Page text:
Hello everyone! This week we celebrated the Solemnity of All Saints – “All Saints Day” – and All Souls Day. Reflecting events of the past couple days – most particularly All Saints Day and All Souls Day – I have come upon a very sad conclusion relating to an issue very dear to my heart. I am speaking about how poorly we treat the Holy Souls – the Faithful Departed.
The 7th. Corporal Work of Mercy directs us to bury the dead. The 7th. Spiritual Work of Mercy instructs that we pray for the living and the dead. I am deeply grateful to my parents for instilling a deep sense of respect for and devotion to the Faithful Departed. From as early as I can remember my parents (most especially my mother) have taken me to the cemetery to pray for those who have died. From my youngest days, my mother reminded us to pray every time we passed by a cemetery. She has also led our family in an annual (ongoing) novena for the Holy Souls.
My maternal grandfather – “Grandpa George” – died shortly after my 5th birthday. Though I was quite young, I was nonetheless devastated by the loss. Grandpa George was so close to me in this life, yet even after death I knew he was still close to me for I knew that death was not the ultimate end. As a family, we would (and still) often visit his grave and plant flowers and pray for his soul. We did likewise when “Grandma Lorraine ”- my maternal grandmother – and “Poppy” – my paternal grandfather died. Thus, from a very early age I have nurtured an abiding respect for the Doctrine of the Communion of Saints. While I pray for the repose of my deceased grandparents, I also know that they pray for and intercede for me.
Particularly at this time of year, I find it unfortunate that the popular culture, with it’s undue emphasis on the macabre steals legitimate attention from the faithful departed. Rather than praying for “those who have gone before us marked with the sign of faith,” the culture encourages us to visit haunted houses. When children pass by cemeteries, they exchange ghost stories instead of prayers for the Poor Souls in Purgatory. How sad, how wrong. The reality of this situation is two-fold. First, the Poor Souls become regarded as nothing more than a spooky myth and the prayers that could be offered for their benefit are left unspoken. Second, the assistance they could offer us is curtailed.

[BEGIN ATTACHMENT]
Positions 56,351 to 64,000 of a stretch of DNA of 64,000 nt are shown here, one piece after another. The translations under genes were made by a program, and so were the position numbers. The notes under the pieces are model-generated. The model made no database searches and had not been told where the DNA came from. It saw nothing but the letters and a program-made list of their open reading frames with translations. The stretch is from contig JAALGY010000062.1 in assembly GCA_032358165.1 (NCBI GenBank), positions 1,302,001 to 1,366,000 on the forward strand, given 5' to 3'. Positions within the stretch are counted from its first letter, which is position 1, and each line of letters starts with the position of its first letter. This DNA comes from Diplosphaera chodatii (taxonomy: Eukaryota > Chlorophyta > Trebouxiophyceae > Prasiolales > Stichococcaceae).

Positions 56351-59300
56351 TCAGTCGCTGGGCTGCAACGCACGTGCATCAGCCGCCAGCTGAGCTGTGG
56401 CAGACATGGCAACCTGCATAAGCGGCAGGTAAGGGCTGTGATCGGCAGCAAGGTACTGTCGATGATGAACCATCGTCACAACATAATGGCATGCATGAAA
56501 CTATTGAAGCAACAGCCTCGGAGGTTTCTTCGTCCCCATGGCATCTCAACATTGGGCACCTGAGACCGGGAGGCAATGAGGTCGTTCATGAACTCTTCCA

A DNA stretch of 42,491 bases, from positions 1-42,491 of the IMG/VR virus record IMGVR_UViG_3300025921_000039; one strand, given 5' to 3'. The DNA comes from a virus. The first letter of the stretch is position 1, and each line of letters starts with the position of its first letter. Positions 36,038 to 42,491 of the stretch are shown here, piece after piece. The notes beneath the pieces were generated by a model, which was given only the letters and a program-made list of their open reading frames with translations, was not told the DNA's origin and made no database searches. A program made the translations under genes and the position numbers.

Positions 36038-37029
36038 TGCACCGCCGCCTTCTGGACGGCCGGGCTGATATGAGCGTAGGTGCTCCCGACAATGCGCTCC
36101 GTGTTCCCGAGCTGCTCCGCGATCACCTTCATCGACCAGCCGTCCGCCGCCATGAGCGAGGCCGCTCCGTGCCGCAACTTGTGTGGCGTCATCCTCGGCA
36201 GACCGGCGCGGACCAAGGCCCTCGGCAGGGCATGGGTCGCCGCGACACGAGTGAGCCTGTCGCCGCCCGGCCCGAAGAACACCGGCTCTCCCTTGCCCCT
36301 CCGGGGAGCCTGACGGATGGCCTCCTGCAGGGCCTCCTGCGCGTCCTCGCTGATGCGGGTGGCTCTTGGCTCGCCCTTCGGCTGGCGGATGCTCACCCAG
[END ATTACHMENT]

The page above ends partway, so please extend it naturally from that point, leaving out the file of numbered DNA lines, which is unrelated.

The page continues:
Over the past three years, I have had the honor of serving the funeral Masses for close to 40 souls. Rarely has the concept of purgatory been mentioned. At many of them, the deceased is practically canonized. While this may have the temporary effect of alleviating the pain of the grieving family, ultimately the deceased loses the benefit of the Masses and prayers that may have been offered on their behalf. After all, where is the need to pray for someone “we know is in Heaven?”
As Catholics, we believe that we – the Church Militant – are an integral part of the Communion of Saints. We have a sacred obligation and duty to pray for the Poor Souls, the Faithful Departed. The Church, in her wisdom, sets aside these first eight days of November for this purpose – and offers a Plenary Indulgence (under the usual conditions) applicable to the Poor Souls. Indeed, the entire month of November is dedicated to the Poor Souls.
Our family has participated annually in a special novena. For each of the first eight days of November, we: attend Holy Mass, receive Holy Communion, visit a cemetery to pray for the dead and pray for the Holy Father’s intentions (for more information, see The Handbook of Indulgences, Norms and Grants p. 47). Thank you for joining me in praying for the Poor Souls.
As I thank you for your prayers, I have a favor to ask – a special intention for which to pray. As I am only peripherally involved, I am not at liberty to give details. However, suffice it to say, the Salvation of souls are at stake. Please pray for those in need. I thank you in advance.